First, it is the year of parliamentary elections. This will test the health and viability of Ukraine’s democracy, not just in terms of the voting process, but also in relation to freedom of the media and other basic freedoms. It will also test the ability of opposition leaders to participate actively in the campaigns.
Second, it is the year when constitutional reform in Ukraine should begin to deliver results. This should pave the way for an overarching political and governance framework which has broad support and which stands the test of time. I am not sure we have achieved that yet.
Third, it is the year of the Euro 2012 tournament. Ukraine and Poland will be on show as never before, with a unique opportunity to win friends and encourage visitors and investors.
And, fourth, this is the year when the Association Agreement including DCFTA will finally be delivered into the public domain by our negotiators. I hope that this will give a renewed sense of strategic direction to both the EU and Ukraine, and, in a broader sense, to other Eastern Partners as well.
Ladies and gentlemen,
These are just a few of the reasons why the coming year will be such a critical phase in our journey.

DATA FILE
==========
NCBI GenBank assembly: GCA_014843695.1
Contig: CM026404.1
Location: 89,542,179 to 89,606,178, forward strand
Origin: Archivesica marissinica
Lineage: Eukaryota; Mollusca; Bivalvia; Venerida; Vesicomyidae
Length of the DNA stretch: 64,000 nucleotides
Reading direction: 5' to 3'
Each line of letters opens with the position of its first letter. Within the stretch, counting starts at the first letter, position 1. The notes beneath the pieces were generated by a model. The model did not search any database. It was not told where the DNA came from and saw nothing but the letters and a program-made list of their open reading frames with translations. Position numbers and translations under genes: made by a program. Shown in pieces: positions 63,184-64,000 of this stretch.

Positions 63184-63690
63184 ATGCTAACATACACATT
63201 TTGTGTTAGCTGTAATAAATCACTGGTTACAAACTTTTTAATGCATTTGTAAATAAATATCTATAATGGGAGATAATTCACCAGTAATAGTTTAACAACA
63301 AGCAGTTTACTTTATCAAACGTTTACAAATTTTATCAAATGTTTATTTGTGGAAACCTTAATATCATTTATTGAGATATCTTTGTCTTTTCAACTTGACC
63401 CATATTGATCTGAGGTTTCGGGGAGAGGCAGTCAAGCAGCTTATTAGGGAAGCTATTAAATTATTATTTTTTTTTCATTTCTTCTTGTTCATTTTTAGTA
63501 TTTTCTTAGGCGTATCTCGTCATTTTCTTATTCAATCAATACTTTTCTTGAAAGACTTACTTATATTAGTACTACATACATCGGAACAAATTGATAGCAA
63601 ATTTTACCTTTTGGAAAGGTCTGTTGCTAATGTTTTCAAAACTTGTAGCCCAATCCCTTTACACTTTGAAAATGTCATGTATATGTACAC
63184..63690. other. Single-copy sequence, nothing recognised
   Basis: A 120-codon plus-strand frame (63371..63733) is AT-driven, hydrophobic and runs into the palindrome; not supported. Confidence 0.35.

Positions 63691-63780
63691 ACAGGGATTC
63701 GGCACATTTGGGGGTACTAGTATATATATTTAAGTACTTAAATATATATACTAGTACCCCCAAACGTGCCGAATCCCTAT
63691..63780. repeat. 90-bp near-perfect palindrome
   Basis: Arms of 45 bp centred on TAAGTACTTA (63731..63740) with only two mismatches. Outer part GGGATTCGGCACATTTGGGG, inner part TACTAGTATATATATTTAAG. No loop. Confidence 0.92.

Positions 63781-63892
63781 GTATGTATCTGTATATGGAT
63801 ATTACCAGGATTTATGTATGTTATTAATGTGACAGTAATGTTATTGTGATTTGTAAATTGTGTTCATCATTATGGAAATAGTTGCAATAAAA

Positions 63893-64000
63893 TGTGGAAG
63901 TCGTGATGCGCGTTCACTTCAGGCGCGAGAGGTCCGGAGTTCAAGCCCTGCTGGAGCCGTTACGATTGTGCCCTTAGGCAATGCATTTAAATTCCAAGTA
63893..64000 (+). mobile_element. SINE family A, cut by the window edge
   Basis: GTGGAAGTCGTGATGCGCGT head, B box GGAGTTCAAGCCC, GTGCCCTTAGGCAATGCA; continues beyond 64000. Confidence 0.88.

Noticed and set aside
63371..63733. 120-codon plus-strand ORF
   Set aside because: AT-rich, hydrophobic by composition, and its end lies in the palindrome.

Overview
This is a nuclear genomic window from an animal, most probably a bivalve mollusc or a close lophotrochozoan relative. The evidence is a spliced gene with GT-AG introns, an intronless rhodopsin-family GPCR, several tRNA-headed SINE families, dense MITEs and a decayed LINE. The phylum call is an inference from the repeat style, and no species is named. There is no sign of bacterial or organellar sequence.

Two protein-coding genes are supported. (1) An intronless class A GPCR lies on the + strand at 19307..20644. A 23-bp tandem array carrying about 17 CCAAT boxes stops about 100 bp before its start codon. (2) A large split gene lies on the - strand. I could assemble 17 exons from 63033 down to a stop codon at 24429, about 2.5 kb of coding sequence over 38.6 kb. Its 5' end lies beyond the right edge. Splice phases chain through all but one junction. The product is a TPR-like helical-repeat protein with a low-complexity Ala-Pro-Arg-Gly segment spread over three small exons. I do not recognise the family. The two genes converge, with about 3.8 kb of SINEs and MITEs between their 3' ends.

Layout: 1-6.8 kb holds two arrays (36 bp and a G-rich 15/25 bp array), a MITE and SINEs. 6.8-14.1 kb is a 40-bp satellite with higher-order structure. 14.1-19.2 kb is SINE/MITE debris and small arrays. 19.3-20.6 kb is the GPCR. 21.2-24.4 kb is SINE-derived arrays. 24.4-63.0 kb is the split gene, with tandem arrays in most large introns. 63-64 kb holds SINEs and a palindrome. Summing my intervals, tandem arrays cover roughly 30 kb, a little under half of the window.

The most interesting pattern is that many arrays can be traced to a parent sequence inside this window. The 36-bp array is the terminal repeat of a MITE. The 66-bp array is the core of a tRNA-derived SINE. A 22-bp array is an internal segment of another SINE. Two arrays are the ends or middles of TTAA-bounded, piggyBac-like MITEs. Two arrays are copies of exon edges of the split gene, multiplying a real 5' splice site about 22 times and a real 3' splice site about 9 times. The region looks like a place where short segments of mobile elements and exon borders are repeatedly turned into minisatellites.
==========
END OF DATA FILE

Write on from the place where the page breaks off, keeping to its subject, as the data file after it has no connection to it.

But there are a number of concrete steps that Ukraine can take to make the road ahead as smooth as possible, and to demonstrate that it is laying the foundations for political association.
I would like to highlight the need for action in six key areas which I consider to be particularly important.
The first step is to recognize the failings of the justice system in a number of cases, including, but not only, that of Mrs Tymoshenko. Today's verdict on Yuriy Lutsenko is further evidence that this is a systemic problem encompassing all aspects of judicial process. These trials and detentions have elicited criticism from independent experts around the world. Wide judicial reform based on expert advice, and carried out openly and with appropriate consultation, would show that the rule of law lies at the centre of Ukraine's agenda for change and is not applied on a selective basis.
As part of this, the Ukrainian authorities should also make public the preliminary observations of the Council of Europe Committee for the Prevention of Torture from their recent visit to Ukraine. This visit included an assessment of the health care being provided to a number of those currently in detention.
The second step would be to follow this up with progress on other reforms related to the rule of law. These include laws on freedom of assembly and NGOs, and amendments to the laws on the Judicial System and the Status of Judges. These should be brought into line with the recommendations made by the Council of Europe.
The third step would be to prepare the parliamentary elections so that all political forces are confident that democracy is observed in spirit as well as in law. Outstanding recommendations from the Venice Commission on the legal framework should be clearly followed. Observers from bodies such as OSCE-ODIHR should be invited to monitor the elections. And fair access to the media and freedom of assembly should be guaranteed.